Yep begins The Lost Garden by taking readers through his memories of his first home, store, and courtyard garden, which his deceased father so lovingly nurtured. He ends the book with a metaphor of seeds of that garden stirring within his imagination, within his heart, and within his soul.
Yep’s skillful use of language can be perceived throughout the book. Metaphors and figurative language create comparisons that make the characters come alive. Even Jezebel, the old family car, is personified: “Being elderly for a car, Jezebel disliked hills and would protest by wheezing constantly up the slope like an old asthmatic.” At an early age, Yep realized that “what made people most interesting were their imperfections. Their quirks were what made them unique and set them apart from everyone else.”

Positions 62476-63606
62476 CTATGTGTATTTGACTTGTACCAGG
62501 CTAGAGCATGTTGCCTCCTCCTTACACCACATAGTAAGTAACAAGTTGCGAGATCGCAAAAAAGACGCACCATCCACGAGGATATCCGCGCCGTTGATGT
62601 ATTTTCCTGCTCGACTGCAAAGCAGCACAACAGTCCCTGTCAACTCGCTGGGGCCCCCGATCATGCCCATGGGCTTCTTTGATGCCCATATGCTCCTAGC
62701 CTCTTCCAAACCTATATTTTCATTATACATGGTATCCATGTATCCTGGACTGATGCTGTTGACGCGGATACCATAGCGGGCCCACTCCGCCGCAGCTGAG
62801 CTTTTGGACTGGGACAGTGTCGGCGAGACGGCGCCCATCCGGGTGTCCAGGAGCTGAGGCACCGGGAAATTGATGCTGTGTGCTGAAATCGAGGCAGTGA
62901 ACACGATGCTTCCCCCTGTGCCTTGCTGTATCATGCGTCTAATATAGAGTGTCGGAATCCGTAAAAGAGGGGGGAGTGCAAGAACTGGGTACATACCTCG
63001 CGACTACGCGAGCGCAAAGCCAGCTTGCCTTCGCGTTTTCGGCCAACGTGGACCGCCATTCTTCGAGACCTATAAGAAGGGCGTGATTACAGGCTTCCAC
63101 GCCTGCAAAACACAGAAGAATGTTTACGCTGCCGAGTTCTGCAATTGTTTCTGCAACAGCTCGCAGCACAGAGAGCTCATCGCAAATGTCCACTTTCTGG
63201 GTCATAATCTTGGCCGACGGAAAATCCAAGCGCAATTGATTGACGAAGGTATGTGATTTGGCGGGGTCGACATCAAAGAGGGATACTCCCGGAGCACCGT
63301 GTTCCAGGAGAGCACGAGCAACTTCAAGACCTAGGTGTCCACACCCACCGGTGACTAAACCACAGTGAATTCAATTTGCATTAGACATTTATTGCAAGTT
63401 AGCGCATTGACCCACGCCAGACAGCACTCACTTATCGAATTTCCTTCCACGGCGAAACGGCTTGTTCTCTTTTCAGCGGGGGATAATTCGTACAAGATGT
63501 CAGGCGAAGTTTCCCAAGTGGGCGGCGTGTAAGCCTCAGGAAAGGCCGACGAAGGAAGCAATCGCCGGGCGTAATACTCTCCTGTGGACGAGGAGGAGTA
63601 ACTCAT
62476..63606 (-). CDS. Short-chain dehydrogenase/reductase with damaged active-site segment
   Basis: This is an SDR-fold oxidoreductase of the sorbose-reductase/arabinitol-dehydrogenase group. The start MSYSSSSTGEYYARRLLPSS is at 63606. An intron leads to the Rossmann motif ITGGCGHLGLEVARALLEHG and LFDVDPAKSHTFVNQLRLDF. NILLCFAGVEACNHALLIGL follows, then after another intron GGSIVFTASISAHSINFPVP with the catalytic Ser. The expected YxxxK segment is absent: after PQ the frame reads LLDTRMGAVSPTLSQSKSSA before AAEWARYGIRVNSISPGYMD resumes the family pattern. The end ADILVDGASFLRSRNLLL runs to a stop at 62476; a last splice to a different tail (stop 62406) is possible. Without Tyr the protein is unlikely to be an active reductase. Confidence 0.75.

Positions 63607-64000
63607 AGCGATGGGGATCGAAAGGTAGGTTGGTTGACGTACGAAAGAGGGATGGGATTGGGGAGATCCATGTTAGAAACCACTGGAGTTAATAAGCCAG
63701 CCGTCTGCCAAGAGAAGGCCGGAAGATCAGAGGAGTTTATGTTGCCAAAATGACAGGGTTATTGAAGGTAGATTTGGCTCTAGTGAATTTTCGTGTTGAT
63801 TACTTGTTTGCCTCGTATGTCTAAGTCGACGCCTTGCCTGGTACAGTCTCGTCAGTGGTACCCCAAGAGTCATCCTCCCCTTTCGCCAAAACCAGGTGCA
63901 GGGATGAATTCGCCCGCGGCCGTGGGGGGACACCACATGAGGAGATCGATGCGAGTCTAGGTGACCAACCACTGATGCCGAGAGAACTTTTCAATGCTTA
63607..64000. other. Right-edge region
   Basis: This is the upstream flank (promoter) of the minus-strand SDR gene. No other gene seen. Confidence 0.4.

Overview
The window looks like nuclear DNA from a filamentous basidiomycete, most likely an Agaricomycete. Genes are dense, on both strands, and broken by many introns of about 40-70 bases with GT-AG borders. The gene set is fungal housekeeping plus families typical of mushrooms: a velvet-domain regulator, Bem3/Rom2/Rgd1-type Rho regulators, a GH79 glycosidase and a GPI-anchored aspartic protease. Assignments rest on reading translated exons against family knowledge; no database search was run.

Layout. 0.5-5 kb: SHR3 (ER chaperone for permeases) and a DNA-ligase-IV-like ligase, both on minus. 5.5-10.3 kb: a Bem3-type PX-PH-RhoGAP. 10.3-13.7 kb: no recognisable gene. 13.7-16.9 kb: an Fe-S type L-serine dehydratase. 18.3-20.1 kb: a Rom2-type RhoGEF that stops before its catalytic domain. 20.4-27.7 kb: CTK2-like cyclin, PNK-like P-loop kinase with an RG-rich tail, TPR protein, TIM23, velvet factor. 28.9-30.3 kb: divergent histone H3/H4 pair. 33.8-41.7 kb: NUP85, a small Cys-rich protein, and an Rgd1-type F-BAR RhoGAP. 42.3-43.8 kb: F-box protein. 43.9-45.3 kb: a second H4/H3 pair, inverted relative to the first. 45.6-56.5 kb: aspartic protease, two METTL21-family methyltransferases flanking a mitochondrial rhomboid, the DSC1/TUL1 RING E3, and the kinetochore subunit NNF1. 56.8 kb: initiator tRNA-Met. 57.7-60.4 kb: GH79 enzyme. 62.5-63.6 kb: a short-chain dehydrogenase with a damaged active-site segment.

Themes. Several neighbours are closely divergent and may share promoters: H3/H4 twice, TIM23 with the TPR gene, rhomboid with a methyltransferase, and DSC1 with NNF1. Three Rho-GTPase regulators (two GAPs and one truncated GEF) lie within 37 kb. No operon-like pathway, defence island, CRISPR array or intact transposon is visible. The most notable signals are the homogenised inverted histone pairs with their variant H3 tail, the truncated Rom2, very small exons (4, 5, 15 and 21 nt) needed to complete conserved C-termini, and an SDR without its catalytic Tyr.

Yep recounts his childhood as a grocer’s son, living in a predominantly African American neighborhood. As a third-generation Chinese American, he found the issue of identity a difficult one. He claims that writing helped him in his search for cultural identity. His books have a wide popularity among young adult readers, probably because his theme of being an outsider—an alien—appeals to them.
In his autobiography, Yep emphasizes how working in La Conquista gave him the discipline for setting a routine in his daily life. As a writer, he tries to write from four to six hours a day, in addition to two hours of notetaking...
(The entire section is 525 words.)